Income from externally funded projects increased to $50.3 million in 2019–20 from $42.7 million in 2018–19 due to more project work. Most of this income came from Australian Government departments, with the largest funder being the Department of Health.
Income from interest fell to $1.3 million in 2019–20, compared with $2.0 million in 2018–19. This decrease was due to the fall in interest rates on term deposits.
Employee-related expenditure increased to $45.1 million in 2019–20 from $42.2 million in 2018–19. This rise was because of a pay increase and additional staff numbers. There was also an increase in expenses of $0.419 million arising from a decrease in the 10-year Government bond rate which is used to calculate the present value of long-service leave.
There was an increase of $5.6 million in agency staff and contractors because of the cap on public service employees. There was also an increase of $1.0 million in consultants, mostly for the National Suicide and Self Harm Monitoring project and ICT projects.
Adoption of the new Australia Accounting Standards Board (AASB) 16 Leases resulted in an additional $0.590 million being recognised in other expenditure. From 2019–20 onwards, AASB 16 Leases requires the AIHW to recognise assets and liabilities for all property leases, and expenses are reflected as depreciation and interest. Previously operating leases were treated as off-balance sheet commitments with actual lease payments recorded as expenses.
The overall result for the year was a deficit of $946,000. Before making the above adjustments to long-service leave liabilities and lease expenses, the AIHW recorded a small surplus.
Table 1 .4: Income and expenditure, 2015–16 to 2019–20 ($ million)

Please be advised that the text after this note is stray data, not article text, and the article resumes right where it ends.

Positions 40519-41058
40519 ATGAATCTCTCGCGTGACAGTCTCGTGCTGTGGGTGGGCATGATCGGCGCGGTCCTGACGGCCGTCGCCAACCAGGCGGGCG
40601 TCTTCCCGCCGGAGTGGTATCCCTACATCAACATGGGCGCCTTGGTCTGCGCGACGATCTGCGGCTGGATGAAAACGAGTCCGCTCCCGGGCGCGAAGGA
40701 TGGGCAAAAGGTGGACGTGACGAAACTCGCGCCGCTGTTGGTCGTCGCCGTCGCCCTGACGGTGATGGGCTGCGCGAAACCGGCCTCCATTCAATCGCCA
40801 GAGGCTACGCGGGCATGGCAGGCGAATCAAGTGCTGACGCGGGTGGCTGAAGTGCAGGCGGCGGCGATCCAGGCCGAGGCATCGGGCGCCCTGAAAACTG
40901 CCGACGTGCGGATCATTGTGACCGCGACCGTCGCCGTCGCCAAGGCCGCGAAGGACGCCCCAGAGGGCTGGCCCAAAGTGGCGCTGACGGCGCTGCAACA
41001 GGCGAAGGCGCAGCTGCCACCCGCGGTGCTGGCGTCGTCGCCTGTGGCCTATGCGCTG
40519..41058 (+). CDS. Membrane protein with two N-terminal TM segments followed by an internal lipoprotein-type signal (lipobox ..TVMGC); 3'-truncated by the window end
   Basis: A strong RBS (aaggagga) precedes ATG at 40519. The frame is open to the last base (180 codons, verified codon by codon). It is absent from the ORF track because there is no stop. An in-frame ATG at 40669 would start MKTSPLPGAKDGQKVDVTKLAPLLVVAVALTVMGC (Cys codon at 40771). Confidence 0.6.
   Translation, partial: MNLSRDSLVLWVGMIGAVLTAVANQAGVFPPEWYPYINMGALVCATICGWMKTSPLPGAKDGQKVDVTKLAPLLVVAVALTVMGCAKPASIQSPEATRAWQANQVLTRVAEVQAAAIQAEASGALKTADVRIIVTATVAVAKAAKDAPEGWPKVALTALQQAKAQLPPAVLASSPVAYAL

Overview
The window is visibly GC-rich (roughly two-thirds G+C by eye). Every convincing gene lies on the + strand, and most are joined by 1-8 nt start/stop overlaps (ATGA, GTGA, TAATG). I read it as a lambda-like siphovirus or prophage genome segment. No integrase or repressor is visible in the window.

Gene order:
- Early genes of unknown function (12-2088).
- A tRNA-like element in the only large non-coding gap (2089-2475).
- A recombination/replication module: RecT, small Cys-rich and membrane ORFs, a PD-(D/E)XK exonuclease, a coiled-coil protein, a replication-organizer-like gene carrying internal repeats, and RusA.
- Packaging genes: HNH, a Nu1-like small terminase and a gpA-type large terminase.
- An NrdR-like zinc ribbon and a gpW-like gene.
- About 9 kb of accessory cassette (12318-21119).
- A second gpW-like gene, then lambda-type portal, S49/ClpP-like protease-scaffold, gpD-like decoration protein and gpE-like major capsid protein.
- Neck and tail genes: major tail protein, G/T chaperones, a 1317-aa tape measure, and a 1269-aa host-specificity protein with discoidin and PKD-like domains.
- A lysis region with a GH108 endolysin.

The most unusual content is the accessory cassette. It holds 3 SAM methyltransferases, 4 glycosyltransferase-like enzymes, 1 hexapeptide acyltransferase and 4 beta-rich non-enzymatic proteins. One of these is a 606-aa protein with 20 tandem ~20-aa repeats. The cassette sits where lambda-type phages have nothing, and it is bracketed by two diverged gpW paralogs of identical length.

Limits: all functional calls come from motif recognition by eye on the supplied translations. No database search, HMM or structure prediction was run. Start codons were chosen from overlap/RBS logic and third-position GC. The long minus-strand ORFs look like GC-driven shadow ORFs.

Revenue from project work for external agencies
Surplus (or deficit)
Assets totalled $148.3 million in 2019–20—an increase of $42.2 million from the previous year (Table 1 .5: Balance sheet summary, 2015–16 to 2019–20 ($ million)). The cash balance component of financial assets remained high at $100.8 million, most of which is invested in term deposits in accordance with our Investment Policy.
As a result of AASB 16 Leases, building assets now include right of use assets with a net book value of $30.4 million at 30 June 2020.
Liabilities increased by $36.5 million to $111.6 million in 2019–20, from $75.1 million in 2018–19. This rise relates mostly to the lease liability now required under AASB 16 Leases, plus an increase in income received in advance and employee provisions.
Overall, total equity increased by $5.8 million to $36.8 million. Of this, $4.8 million was due to an adjustment to opening equity resulting from the adoption of AASB 16 Leases, plus a capital injection of $1.9 million offset by the deficit in 2019–20.
Net cash received from operating activities in 2019–20 was $23.8 million. This cash flow related mainly to income received in advance at the end of year. We spent $1.4 million on the purchase of property, plant and equipment in 2019–20, compared with $1.9 million in 2018–19.
The net cash increase over the year was $20.8 million, increasing the cash balance to $100.8 million from $80.0 million.
Appropriation income from the Australian Parliament is expected to decrease by $2.8 million in 2020–21. We have budgeted for income from externally funded projects to increase to $56.0 million.
We have budgeted to break even in 2020–21, before accounting for the requirements of AASB 16 Leases. We obtained approval from the Department of Finance to budget for a loss to cover AASB 16 Leases adjustments up until the end of 2022–23. This loss will have no effect on cash balances. We do not expect significant changes in the balance sheet.
The Australian National Audit Office conducts an annual audit of our financial statements. The auditors issued an unqualified audit opinion that the financial statements for 2019–20 comply with subsection 42(2) of PGPA Act, and are based on properly maintained financial records as per subsection 41(2) of the PGPA Act. Our audited financial statements can be found in Financial statements.